World Sepsis Day

Today we are supporting World Sepsis Day!

So what is world sepsis day?

Sepsis symptoms in adults:

World Sepsis Day is an initiative established in 2012. There organisation focuses on reducing the worldwide burden of sepsis. World Sepsis day is held on September 13th every year.

Why participate in World Sepsis Day?

It is a great opportunity for people worldwide to unite in the fight against sepsis. Sepsis accounts for at least 8 million deaths worldwide annually. Yet, depending on country and education, sepsis is known only to 7-50% of the people. Likewise, it is poorly known that sepsis can be prevented by vaccination and clean care and that early recognition and treatment reduces sepsis mortality by 50%. The lack of knowledge makes sepsis the number one preventable cause of death worldwide.

What is sepsis?

Sepsis is a life-threatening illness caused by your body’s response to an infection. Sepsis develops when the chemicals the immune system releases into the bloodstream to fight an infection cause inflammation throughout the entire body instead.

Who’s at risk?

There are around 123,000 cases of sepsis a year in England. Around 37,000 people die each year as a result of the condition.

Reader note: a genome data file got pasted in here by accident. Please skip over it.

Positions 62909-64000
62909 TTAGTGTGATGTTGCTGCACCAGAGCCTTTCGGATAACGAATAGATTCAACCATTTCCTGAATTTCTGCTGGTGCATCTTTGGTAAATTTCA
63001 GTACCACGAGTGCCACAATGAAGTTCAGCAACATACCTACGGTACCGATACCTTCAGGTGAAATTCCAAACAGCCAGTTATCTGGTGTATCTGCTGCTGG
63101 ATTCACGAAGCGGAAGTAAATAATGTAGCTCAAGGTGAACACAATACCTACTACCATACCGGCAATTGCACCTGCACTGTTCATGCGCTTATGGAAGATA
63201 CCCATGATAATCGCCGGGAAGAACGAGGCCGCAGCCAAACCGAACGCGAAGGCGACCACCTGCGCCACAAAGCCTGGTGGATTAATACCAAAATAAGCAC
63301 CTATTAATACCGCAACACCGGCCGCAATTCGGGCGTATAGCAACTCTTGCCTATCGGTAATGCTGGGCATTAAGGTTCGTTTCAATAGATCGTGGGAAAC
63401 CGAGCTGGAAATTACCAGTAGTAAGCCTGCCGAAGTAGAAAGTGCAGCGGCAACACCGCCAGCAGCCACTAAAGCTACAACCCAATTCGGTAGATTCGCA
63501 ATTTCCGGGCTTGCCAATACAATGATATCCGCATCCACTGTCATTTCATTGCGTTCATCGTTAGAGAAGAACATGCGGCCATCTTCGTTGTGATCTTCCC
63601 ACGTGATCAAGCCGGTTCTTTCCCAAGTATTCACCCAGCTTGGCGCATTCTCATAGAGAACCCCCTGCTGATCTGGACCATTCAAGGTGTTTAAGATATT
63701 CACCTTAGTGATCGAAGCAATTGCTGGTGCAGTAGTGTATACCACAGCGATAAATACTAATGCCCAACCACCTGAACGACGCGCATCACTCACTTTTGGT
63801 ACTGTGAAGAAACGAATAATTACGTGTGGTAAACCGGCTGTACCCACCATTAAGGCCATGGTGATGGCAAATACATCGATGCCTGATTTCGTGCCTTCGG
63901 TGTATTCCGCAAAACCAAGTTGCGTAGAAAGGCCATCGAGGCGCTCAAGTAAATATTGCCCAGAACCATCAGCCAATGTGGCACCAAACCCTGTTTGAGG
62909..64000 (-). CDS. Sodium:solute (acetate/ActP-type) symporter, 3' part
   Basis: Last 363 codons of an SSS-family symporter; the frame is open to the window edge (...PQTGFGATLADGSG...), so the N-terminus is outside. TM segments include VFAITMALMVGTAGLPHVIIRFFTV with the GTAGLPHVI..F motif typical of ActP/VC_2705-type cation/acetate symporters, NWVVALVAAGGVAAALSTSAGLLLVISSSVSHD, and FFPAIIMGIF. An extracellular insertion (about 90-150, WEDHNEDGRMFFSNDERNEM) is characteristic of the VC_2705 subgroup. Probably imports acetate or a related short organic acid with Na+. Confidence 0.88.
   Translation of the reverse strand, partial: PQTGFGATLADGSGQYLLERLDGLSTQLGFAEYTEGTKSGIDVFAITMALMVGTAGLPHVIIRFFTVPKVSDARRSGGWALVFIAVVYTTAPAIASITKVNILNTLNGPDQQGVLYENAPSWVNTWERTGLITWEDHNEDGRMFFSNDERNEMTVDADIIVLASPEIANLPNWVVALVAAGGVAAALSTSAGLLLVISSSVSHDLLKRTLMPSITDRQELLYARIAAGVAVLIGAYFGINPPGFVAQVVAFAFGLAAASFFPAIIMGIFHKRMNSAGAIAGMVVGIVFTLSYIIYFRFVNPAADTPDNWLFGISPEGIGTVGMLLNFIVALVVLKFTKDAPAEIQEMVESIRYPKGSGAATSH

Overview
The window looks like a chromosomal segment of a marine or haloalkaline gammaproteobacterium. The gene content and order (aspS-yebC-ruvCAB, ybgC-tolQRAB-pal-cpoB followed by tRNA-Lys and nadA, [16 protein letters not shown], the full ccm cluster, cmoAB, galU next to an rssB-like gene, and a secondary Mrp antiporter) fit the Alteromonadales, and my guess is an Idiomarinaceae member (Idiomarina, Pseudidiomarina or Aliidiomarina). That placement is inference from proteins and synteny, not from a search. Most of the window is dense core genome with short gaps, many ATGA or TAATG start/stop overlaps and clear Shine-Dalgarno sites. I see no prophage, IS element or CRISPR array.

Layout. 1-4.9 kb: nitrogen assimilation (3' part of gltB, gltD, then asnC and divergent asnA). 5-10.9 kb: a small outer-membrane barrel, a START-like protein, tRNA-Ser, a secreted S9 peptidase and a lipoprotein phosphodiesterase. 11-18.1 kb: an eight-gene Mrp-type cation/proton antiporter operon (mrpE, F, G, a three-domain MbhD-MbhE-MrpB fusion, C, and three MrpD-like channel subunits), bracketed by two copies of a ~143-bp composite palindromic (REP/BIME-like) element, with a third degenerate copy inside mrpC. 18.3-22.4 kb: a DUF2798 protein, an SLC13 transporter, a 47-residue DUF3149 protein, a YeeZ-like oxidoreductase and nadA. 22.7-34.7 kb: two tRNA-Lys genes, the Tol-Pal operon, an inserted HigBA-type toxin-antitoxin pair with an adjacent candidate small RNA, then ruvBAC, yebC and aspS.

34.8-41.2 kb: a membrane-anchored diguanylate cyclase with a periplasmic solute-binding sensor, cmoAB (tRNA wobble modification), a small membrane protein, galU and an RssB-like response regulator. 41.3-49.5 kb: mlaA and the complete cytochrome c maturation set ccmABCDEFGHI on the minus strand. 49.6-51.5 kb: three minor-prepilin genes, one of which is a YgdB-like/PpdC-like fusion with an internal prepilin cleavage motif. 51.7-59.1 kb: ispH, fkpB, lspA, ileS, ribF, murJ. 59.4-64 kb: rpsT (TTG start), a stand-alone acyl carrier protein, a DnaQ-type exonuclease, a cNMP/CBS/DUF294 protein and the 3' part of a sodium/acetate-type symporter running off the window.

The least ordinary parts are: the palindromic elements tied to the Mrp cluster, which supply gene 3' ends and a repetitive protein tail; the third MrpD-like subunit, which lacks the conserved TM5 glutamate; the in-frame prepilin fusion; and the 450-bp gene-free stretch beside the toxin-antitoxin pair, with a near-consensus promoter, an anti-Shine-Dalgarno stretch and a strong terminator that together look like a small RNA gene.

Anyone can develop sepsis after an injury or minor infection, although some people are more vulnerable.

People most at risk of sepsis include those:

  • With a medical condition or receiving medical treatment that weakens their immune system
  • Who are already in hospital with a serious illness
  • Who are very young or very old
  • Who have just had surgery or who have wounds or injuries as a result of an accident
  • A high temperature (fever) or low body temperature
  • Chills and shivering
  • A fast heartbeat
  • Fast breathing

When to get medical help?

Seek medical advice urgently from NHS (111) if you’ve recently had an infection or injury and you have possible early signs of sepsis.

Sever sepsis and septic shock are medical emergencies. If you think you or someone in your care has one of these condition, go straight to A&E or call 999.

We hope you have learnt what world sepsis day is and how important it is to spread the world of sepsis to the people around the world.